A life-affirming story of friendship, love, and faith.

LITTLE DO WE KNOW

A life-altering incident sets two ex–best friends on a collision course.

Best friends and next-door neighbors Hannah and Emory haven’t spoken since the fight when they both said things they can’t share and can’t take back. In alternating chapters, Emory focuses all her energies on theater and her boyfriend, Luke, while Hannah, the daughter of a pastor who is also the principal of her Christian high school, questions her faith as the result of the things Emory said to her that day. Their paths collide unexpectedly when Hannah finds Luke unresponsive at the wheel of his car late one night. Though he miraculously survives his injuries, he finds that he cannot move forward in the aftermath of the accident and turns to Hannah to confide the truth behind his near-death experience. When his story reaches a wider audience, things spiral beyond their control and the rift between Hannah and Emory threatens to grow even wider. Though Luke’s spiritual experience brings him and Hannah closer together and threatens to drive him and Emory apart, these characters are clearheaded and sympathetic, and the narrative avoids typecasting them or straying into melodrama. Emory and Luke share a notably sex-positive relationship, and Hannah experiences a forbidden attraction that neither ends in scandal nor distracts from the central plot. Hannah, Emory, and Luke are white.

A life-affirming story of friendship, love, and faith. (Fiction. 14-18)

Pub Date: June 5, 2018

ISBN: 978-1-4847-6821-1

Page Count: 416

Publisher: Disney-Hyperion

Review Posted Online: April 30, 2018

Kirkus Reviews Issue: May 15, 2018

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In the end, it’s just another violent dystopian series opener for all its yellow-brick veneer, but it’s a whole lot more fun...

DOROTHY MUST DIE

When a cyclone deposits a 21st-century Kansas teen in Oz, she and readers discover there’ve been some changes made.

Dirt-poor “Salvation Amy” Gumm lives in a trailer park, effectively parenting her alcoholic mom (her dad ran off years ago), who seems to care more about her pet rat, Star, than her daughter. That doesn’t mean Amy is eager to be in Oz, particularly this Oz. Tyrannized by a megalomaniacal Dorothy and mined of its magic, it’s a dystopian distortion of the paradise Baum and MGM depicted. In short order, Amy breaks the wholly capricious laws and is thrown into a cell in the Emerald City with only Star for company. There, she’s visited first by the mysterious but sympathetic Pete and then by the witch Mombi, who breaks her out and takes her to the Revolutionary Order of the Wicked (among whom is the very hot Nox). Amy may well be the salvation of Oz—only someone from the Other Place can take Dorothy down. Paige has clearly had the time of her life with this reboot, taking a dystopian-romance template and laying it over Oz. Readers of Baum’s books will take special delight in seeing new twists on the old characters, and they will greet the surprise climactic turnabout with the smugness of insiders.

In the end, it’s just another violent dystopian series opener for all its yellow-brick veneer, but it’s a whole lot more fun than many of its ilk. (Dystopian fantasy. 14 & up)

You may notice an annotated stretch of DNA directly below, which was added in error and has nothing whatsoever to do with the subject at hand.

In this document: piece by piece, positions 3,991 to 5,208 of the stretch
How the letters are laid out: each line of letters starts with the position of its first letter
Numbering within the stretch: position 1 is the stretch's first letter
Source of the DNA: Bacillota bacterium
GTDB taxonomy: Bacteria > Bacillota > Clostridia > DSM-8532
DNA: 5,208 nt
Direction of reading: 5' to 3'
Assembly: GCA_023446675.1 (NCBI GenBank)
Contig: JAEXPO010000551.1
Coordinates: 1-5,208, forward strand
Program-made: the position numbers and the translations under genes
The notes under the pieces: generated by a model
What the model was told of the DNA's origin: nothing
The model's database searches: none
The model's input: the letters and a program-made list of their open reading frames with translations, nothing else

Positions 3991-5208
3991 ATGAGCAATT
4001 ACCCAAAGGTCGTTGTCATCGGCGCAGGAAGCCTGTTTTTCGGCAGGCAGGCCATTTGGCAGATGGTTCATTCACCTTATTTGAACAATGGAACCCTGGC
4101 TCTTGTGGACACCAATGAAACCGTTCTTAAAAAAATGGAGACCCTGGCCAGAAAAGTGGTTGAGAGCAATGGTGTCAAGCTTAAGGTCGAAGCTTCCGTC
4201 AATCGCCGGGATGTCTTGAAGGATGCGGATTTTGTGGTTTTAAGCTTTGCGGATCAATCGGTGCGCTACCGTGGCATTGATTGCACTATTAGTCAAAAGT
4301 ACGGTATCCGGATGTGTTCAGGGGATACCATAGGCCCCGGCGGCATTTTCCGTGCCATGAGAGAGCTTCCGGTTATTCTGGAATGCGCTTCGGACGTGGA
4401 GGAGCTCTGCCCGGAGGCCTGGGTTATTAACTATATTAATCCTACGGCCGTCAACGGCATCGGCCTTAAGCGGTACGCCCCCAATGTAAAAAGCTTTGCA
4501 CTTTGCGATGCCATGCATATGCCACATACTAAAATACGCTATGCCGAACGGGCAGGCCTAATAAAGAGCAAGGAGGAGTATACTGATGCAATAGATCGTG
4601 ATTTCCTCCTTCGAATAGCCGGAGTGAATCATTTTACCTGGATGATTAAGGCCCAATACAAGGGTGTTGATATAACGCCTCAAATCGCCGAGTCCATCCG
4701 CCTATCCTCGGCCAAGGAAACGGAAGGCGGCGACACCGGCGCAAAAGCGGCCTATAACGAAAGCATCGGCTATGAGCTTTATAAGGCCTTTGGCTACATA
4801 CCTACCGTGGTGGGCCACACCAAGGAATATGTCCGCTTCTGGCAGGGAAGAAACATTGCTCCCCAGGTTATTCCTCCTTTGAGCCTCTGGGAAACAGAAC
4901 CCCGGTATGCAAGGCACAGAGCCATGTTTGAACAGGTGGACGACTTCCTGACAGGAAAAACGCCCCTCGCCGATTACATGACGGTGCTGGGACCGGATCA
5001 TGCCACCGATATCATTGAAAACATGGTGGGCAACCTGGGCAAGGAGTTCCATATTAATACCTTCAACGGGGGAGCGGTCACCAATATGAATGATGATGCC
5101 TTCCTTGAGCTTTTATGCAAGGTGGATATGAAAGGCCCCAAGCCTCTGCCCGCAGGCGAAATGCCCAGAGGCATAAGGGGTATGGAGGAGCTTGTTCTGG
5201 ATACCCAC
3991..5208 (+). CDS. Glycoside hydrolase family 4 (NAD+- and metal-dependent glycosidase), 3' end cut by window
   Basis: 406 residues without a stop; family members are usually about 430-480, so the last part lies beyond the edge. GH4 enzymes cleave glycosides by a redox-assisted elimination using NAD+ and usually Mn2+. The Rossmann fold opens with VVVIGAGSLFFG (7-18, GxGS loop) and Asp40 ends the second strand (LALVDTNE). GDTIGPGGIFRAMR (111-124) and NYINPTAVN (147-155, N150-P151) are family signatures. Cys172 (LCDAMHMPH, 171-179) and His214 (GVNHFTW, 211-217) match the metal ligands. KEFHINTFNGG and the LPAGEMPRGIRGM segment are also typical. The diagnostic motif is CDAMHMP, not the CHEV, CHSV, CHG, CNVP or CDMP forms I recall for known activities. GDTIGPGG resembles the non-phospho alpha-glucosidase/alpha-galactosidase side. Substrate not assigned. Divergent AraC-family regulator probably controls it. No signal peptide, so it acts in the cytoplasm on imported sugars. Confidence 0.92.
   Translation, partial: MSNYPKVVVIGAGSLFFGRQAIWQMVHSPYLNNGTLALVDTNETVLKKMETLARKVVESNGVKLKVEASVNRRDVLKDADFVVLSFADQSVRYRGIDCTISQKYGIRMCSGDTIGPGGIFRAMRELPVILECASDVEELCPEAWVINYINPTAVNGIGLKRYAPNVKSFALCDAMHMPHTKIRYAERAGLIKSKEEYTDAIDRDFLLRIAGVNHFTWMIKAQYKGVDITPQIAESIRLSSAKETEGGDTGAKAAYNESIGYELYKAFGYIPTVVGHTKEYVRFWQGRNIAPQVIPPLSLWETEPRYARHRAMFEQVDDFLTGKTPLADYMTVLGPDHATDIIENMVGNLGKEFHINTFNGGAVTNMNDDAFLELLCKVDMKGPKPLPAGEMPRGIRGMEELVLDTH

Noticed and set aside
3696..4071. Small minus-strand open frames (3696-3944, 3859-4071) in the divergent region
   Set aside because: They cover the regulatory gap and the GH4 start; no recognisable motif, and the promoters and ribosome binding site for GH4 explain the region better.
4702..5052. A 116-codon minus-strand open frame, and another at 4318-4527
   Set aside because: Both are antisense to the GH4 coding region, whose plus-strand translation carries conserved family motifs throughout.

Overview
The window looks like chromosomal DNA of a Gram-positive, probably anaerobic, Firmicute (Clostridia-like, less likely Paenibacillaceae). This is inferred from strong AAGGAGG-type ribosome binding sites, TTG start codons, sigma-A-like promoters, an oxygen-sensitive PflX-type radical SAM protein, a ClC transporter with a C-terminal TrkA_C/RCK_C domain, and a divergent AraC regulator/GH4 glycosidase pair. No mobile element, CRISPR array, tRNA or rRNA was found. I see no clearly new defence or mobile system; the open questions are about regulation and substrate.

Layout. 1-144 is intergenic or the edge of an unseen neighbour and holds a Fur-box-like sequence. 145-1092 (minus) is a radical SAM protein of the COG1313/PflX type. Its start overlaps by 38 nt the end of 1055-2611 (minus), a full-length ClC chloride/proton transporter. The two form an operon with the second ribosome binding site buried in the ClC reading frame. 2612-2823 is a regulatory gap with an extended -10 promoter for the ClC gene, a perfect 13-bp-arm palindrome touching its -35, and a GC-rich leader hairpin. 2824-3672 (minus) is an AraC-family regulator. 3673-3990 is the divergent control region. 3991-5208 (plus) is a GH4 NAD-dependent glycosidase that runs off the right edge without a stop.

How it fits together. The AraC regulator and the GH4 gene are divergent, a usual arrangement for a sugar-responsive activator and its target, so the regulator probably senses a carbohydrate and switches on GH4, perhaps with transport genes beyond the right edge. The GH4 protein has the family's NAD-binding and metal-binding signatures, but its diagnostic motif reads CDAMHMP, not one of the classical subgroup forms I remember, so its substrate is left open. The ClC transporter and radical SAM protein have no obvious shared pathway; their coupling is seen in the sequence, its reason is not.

Pub Date: April 1, 2014

ISBN: 978-0-06-228067-1

Page Count: 464

Publisher: Harper/HarperCollins

Review Posted Online: March 3, 2014

Kirkus Reviews Issue: March 15, 2014

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With appeal to cynics and romantics alike, this profound exploration of life and love tempers harsh realities with the...

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THE SUN IS ALSO A STAR

Natasha and Daniel meet, get existential, and fall in love during 12 intense hours in New York City.

Natasha believes in science and facts, things she can quantify. Fact: undocumented immigrants in the U.S., her family is being deported to Jamaica in a matter of hours. Daniel’s a poet who believes in love, something that can’t be explained. Fact: his parents, Korean immigrants, expect him to attend an Ivy League school and become an M.D. When Natasha and Daniel meet, Natasha’s understandably distracted—and doesn’t want to be distracted by Daniel. Daniel feels what in Japanese is called koi no yokan, “the feeling when you meet someone that you’re going to fall in love with them.” The narrative alternates between the pair, their first-person accounts punctuated by musings that include compelling character histories. Daniel—sure they’re meant to be—is determined to get Natasha to fall in love with him (using a scientific list). Meanwhile, Natasha desperately attempts to forestall her family’s deportation and, despite herself, begins to fall for sweet, disarmingly earnest Daniel. This could be a sappy, saccharine story of love conquering all, but Yoon’s lush prose chronicles an authentic romance that’s also a meditation on family, immigration, and fate.

With appeal to cynics and romantics alike, this profound exploration of life and love tempers harsh realities with the beauty of hope in a way that is both deeply moving and satisfying. (Fiction. 14 & up)

Pub Date: Nov. 1, 2016

ISBN: 978-0-553-49668-0

Page Count: 384

Publisher: Delacorte

Review Posted Online: Aug. 2, 2016

Kirkus Reviews Issue: Sept. 1, 2016

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